In a public statement on its internal charter, Nintendo confirms that it recognizes and offers the same benefits to same-sex couples.
Nintendo is outlawed. The company has updated its “social responsibility charter”, released on its official website, which allows all current and future employees to know the guarantees on personal and professional life by signing with Big N. Thus, to offer “a work environment that supports and empowers each of our unique employees.”the company states:
Although same-sex marriages are not currently recognized under Japanese law, this system ensures that employees who are in a domestic partnership with a same-sex partner receive the same benefits as those in an opposite-sex marriage. We have also established that a common-law marriage between couples will be observed in the same manner as a legal marriage.
According to Nintendo, this internal law was introduced since March 2021 already, and all employees in a “de facto union” (equivalent to a pacs in our country, authorized by hundreds of cities), regardless of gender, have the same benefits within the company.
In this public message, the group reaffirms its inclusiveness and its fight against discrimination, including origins, sex and gender.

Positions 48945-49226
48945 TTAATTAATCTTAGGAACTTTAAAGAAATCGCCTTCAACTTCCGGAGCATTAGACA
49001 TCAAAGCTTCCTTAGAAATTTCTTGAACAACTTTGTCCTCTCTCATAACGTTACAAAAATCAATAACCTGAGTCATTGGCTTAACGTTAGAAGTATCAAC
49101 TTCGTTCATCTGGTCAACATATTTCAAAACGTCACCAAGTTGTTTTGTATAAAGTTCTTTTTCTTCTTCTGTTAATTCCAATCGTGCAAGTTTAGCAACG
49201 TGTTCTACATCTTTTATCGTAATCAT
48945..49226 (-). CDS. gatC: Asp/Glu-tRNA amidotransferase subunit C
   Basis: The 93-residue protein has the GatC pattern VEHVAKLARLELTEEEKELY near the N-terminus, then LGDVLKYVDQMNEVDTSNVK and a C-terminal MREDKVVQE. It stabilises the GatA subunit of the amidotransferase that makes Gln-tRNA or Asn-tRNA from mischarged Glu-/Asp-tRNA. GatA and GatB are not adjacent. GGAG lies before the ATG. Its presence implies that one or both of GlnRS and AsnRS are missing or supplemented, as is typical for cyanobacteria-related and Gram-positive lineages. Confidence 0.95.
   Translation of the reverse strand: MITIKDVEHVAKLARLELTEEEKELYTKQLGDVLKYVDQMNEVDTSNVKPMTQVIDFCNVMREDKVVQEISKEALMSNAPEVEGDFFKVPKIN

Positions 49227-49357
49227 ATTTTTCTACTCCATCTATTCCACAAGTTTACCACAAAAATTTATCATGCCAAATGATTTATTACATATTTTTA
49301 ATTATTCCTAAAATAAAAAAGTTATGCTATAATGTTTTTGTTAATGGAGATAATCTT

In parallel with the introduction of the partnership system in Japanwe informed our employees about the issue of gender diversity through a message from our president to raise awareness about the meaning of diversity. In this message, the president called on all employees to adopt a new understanding that even words and actions that are not intended to harm can cause significant emotional pain, asking for understanding and support to create an environment in which everyone can work comfortably.
Today, gay marriages are not recognized by the Japanese governmentthe only country of the G7 in this case, despite a large part of the population in favor. Also in the law, the transgender people must be sterilized and surgically transitioned to gain legal recognition of their new identity. A few weeks ago, an Osaka court ruling upheld a ban on three gay couples from marrying, after they filed a lawsuit against the state, claiming the decision was unconstitutional.